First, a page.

Solar power is fantastic, but is not the silver bullet that some people seem to imply it is. I’ve heard the following sentiment more times than I should.

“We have got an energy crisis. The UK desperately needs generation capacity. Solar can be built quickest and it’s so popular, not like wind. All we need is storage. Oh, and did you know, PV doesn’t need sunlight – just daylight to generate electricity…..”

Of course solar needs storage, but its case is so much stronger with wind.

You may well be irritated by the government's star-struck gaze on offshore wind and the disproportionate spend that goes in its direction at the expense of solar. You may feel that onshore wind is the enemy, given it trousered so much of the Pot 2 Contract for Difference (CfD) spend, but that is a different question altogether.

I’ve been thinking a lot about storage in the last few days. With one of my other hats on, I’ve just drafted a response to DECC’s Green Hydrogen Standard: call for evidence. I enjoyed it so much that I wanted another go! So I put my Renewable Energy Association (REA) hat on and drafted a joint response from the REA’s UK Storage and UK Solar groups (find it here and feel free to plagiarise it; if you have comments on it, REA member or not, then let me know).

This is important for solar. Generation from PV, which might otherwise be constrained as there isn't sufficient demand on the electricity grid, could be absorbed by hydrogen production. And the hydrogen could be added to the gas distribution network.

I’m aware that National Grid only allows 0.1% of H2 on the network, although up to 10% can be blended on the German gas network. I can envisage National Grid being keen too. They are firm advocates of biomethane injection, and it’s not hard to see why.  Its existing infrastructure has a role beyond fossil fuels in carrying renewably generated gas. So I am sure they would be prepared to up the spec for H2 – it’s just that no one has asked them yet. I speak with some experience here, as my other hat is Green Gas Certification.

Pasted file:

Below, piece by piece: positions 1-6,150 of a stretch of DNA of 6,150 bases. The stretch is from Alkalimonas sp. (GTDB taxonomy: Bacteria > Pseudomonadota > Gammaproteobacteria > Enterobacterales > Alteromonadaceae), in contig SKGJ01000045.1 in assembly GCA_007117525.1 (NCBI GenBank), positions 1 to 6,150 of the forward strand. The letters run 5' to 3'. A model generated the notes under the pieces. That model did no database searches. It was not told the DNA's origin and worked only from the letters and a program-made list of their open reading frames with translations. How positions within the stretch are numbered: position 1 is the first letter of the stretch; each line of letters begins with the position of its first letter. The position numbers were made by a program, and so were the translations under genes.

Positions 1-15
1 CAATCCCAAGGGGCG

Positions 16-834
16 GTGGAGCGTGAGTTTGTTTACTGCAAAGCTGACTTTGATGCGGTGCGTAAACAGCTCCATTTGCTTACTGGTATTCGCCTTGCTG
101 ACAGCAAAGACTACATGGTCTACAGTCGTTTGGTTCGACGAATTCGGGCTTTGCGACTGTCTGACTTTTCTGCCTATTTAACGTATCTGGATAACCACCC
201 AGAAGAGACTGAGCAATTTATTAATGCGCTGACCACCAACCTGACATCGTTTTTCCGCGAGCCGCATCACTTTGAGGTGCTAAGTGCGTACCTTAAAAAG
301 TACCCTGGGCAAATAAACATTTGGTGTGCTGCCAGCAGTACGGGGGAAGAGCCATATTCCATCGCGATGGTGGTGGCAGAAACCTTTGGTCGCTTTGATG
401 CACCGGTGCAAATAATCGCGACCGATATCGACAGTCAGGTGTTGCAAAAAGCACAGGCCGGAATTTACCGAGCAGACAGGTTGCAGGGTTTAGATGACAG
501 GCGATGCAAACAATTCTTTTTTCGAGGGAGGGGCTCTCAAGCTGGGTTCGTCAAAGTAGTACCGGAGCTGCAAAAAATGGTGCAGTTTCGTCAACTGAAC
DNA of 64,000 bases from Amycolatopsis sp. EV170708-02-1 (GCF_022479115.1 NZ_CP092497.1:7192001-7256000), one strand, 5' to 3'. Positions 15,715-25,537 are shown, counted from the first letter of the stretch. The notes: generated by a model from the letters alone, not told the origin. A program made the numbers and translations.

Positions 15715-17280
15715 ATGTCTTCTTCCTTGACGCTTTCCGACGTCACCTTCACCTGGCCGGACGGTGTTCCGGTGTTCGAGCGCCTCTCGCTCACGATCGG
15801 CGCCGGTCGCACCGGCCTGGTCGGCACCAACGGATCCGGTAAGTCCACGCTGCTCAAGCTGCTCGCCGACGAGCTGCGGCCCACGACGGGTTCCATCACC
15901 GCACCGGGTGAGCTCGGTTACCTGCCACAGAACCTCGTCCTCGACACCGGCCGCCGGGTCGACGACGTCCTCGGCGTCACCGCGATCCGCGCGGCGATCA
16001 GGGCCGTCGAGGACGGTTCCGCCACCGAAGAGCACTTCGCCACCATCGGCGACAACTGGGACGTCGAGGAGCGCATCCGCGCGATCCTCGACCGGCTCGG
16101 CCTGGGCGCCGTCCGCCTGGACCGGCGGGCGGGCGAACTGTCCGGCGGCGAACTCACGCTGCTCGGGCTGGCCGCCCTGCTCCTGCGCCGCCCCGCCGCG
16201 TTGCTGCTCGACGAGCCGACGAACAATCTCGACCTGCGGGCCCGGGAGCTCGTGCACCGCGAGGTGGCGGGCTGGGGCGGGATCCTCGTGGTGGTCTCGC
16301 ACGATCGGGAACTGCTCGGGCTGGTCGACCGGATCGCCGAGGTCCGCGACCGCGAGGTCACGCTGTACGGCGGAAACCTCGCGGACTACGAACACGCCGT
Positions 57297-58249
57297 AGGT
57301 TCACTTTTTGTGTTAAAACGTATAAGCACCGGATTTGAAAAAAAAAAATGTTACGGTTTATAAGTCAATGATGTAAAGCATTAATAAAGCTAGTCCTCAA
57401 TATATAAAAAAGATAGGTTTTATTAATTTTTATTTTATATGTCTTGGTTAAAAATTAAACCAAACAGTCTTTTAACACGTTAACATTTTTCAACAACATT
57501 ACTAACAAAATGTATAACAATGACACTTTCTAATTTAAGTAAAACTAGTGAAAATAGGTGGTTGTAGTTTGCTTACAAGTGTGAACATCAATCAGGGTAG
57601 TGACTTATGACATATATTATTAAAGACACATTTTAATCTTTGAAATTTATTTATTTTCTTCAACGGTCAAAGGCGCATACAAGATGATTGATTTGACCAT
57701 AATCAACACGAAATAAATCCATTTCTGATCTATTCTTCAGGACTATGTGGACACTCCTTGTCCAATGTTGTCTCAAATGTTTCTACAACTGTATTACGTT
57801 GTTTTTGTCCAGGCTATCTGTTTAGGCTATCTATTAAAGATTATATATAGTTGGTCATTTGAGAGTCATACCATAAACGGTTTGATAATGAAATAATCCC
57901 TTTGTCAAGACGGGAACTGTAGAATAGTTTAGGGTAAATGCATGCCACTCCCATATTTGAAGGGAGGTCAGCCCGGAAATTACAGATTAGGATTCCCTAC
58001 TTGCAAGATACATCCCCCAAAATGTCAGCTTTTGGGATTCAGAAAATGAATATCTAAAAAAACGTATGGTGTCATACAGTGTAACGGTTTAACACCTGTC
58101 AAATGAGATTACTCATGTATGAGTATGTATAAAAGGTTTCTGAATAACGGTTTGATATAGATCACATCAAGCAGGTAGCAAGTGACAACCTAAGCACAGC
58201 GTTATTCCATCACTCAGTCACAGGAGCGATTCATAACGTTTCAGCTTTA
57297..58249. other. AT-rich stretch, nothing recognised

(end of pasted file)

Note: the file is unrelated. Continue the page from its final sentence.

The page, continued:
Imagine a future where the electricity system is balanced by a number of storage technologies, one of which is H2 injection. H2 injection is effectively storage on a colossal, almost limitless scale. It enables gas to be kept in short term storage, or not even taken out of the gas fields in the first place.

So in winter when the wind is blowing a hooley in the weekend early hours and around midday on cloudless days, the UK could be pumping renewably-generated gas into the network. A perfect match.

PV does not generate much in the winter and I should know. I am a compulsive presser of the button on my Sunnyboy monitor. It’s sad how many times a day the urge takes me. Days fall into three basic forms; beautiful clear days give a perfect rounded hill.  My best last year can be seen here!  (My system is slightly east facing, so it’s a little more humpbacked whale than perfect Gaussian curve.) At the other extreme, a winter cloudy day’s output can look like the slime trail left by a slug after it has passed over my vegetable seed bed. In between we have a stegosaurus.  

With day after day of sluggish output during winter, wind can help. Not always, admittedly. You can have the equivalent scenario with wind, when high pressure anticyclones last days on end, albeit not often. For the most part, wind is solar power’s perfect partner.

So let’s hear a call for integration and storage, from both the wind and the solar industry. Ideally, in harmony. Let’s encourage innovation, and think ahead see solutions not obstacles to meeting our energy needs. One place to start would be in response to DECC’s green hydrogen call.